THE DAWN OF A NEW ERA OF ENTERTAINMENT IN DUBAI


There are many things that make the UAE one of the world’s most attractive destinations for tourists and people living in the region. World-class shopping, five-star hotels and year-round sunshine. Performing arts, however, have perhaps lagged a little behind the development of other attractions. Until now.


Dubai Opera; another icon in Dubai and a cultural one too, opened its doors on August 31, heralding a new era for entertainment in the emirate. The new venue already has hosted a wide variety of performers, ballet troupes, finest orchestras, opera singers and dancers in quality entertainment productions. On Saturday, March 11 the Dubai Opera marks its 100th show.


Also La Perle by Dragone, a theatrical, Vegas-style spectacle will take up permanent residence at a purpose-built theatre in Al Habtoor City later this year. Unlike anything to have appeared in the Middle East before, La Perle is the brainchild of one the most recognisable names in live entertainment of this kind, Franco Dragone, a founding father of the iconic Cirque du Soleil brand.

Dubai-based directors are in the process of preparing about two-and-a-half hours of stunts and spectacles, before Dragone himself arrives to sequence and curate the routines into a 90-minute show, which is expected to "soft launch" before Ramadan.


As is Dragone’s speciality, much of the show will take place over water, with a 2.7-million liter "aqua stage" that can be drained in less than a minute for land-bound stunts.


Billed as Dubai’s first permanent theatre show, the 1,300-seat venue will host more than 450 performances a year.


Reflecting on this latest step forward, Dragone said: "Dubai is the laboratory of the future, a crossroads of cultures where 21st century people live. In Dubai, we are living and experiencing what will happen in the world in 10-20 years from now, it’s a city of the future, so that is why Dubai is the right place to do this show."


But how exactly will this arts complex, based in Dubai, satisfy the country’s many artistic cravings?

"In more ways than one," says Liz Koops, the chief executive of Broadway Entertainment Group, which owns the rights to bring major international musicals to Dubai, including Shrek, Beauty and the Beast and Cats. "This is a very exciting time for the country. Residents can now see world-class entertainment in a world-class venue without the need to travel to London or New York. It will also unite nationalities, as families from different cultures come together to watch their favorite shows."


But it is not only residents that Dubai is hoping to attract. Thousands of visitors from across the region and beyond are expected to travel to the UAE to watch outstanding performances by some of the world’s most sought-after artists.


For many, the potential cultural benefits run much deeper than the physical addition of outstanding venues and the enjoyment that the constant stream of shows will inevitably bring. This kind or shows push the boundaries of performing arts and will help to inspire children growing up in the UAE to pursue careers in the performing arts, and that as the demand for specialist teachers increases so, too, will the need for dedicated learning centers and it will encourage children to know that there are options and possibilities in performing arts, which to date have been lacking in the UAE.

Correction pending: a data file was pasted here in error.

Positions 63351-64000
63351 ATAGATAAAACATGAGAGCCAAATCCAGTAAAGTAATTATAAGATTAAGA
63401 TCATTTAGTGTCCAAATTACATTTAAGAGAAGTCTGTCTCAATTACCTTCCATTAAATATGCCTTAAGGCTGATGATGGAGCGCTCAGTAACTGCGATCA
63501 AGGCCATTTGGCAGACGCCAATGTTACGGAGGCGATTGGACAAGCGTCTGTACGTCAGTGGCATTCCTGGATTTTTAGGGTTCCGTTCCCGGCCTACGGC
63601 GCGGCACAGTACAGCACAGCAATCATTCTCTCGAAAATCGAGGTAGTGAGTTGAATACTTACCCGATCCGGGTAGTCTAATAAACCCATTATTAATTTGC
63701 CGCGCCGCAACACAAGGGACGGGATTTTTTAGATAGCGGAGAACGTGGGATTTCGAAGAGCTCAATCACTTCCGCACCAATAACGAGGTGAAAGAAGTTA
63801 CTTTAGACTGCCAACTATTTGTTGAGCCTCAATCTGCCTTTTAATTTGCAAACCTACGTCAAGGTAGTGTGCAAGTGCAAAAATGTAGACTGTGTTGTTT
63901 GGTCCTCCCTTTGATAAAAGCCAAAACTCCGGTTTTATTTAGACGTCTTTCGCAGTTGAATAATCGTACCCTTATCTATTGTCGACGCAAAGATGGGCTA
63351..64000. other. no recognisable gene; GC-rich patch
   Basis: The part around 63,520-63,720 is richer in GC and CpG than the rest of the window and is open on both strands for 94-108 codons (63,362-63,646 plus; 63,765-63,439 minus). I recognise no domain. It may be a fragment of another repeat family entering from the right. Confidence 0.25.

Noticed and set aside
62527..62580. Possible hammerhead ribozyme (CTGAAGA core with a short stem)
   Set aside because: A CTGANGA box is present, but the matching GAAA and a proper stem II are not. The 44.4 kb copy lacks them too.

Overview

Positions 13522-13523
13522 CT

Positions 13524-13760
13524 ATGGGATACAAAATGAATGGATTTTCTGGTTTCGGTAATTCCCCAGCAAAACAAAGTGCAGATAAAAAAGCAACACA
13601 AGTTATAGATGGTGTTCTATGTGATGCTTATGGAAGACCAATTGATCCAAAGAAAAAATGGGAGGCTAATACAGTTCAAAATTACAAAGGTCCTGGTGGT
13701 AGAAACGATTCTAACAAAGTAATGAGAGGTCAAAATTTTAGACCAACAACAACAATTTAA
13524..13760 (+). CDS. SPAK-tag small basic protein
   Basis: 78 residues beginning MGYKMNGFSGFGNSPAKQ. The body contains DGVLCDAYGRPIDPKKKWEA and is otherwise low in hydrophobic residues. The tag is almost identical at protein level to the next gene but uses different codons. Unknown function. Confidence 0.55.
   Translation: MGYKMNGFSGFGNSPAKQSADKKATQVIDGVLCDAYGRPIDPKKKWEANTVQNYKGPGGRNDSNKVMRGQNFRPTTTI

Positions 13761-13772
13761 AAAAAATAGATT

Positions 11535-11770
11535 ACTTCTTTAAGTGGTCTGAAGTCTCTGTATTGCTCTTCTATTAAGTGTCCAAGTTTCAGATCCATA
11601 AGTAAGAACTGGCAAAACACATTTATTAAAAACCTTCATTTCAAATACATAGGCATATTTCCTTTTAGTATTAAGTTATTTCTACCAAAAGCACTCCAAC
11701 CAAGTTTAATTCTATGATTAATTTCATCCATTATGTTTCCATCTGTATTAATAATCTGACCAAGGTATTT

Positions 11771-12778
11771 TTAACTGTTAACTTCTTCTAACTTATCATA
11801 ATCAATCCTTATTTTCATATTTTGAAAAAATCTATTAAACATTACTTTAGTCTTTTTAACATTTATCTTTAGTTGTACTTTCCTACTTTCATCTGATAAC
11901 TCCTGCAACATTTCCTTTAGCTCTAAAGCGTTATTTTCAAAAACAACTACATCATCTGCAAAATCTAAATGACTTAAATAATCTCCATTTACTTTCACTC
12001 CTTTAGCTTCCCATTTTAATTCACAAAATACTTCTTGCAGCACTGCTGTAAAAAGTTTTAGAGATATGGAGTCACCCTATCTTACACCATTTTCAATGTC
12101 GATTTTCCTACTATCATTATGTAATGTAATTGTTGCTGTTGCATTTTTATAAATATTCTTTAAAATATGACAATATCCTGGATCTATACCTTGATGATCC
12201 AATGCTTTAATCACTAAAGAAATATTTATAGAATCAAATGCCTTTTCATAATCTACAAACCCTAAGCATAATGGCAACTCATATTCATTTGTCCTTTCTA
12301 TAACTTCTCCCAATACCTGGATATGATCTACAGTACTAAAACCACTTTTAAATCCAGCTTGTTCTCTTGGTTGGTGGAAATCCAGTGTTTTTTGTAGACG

Books such as Les Misérables are part of the education curriculum in some schools here and how great is it to be able to see the story come to life on stage in the emirate.


Rashed Al Nuaimi, an Emirati pop and jazz singer, also believes Dubai Opera will create many new opportunities for young people. "If you grow up without performing arts, pursuing a career in the field is a far-fetched dream, you want to do it but it’s too hard," he says. "Dubai Opera will make these dreams so much more realistic. It will bring opportunities and make the spark in children shine brighter."


Dubai Opera and spectacles like La Perle will provide a much-needed boost for smaller venues in the UAE, which could end up hosting more shows to bigger audiences, and will nurture up-and-coming local artists.


Dubai is no longer just a city in the Middle East. It is now up there with cities such as New York, London and Paris. Being a hub of performing arts will give all nationalities the opportunity to share in an exchange of culture, music and art at a time when we desperately need it, because the best way to understand people is to immerse yourself in their cultures.


Dubai already has a big name on the world stage but it isn’t just about shopping malls anymore. Performing arts are part of the city’s growth. It’s another piece of the puzzle.

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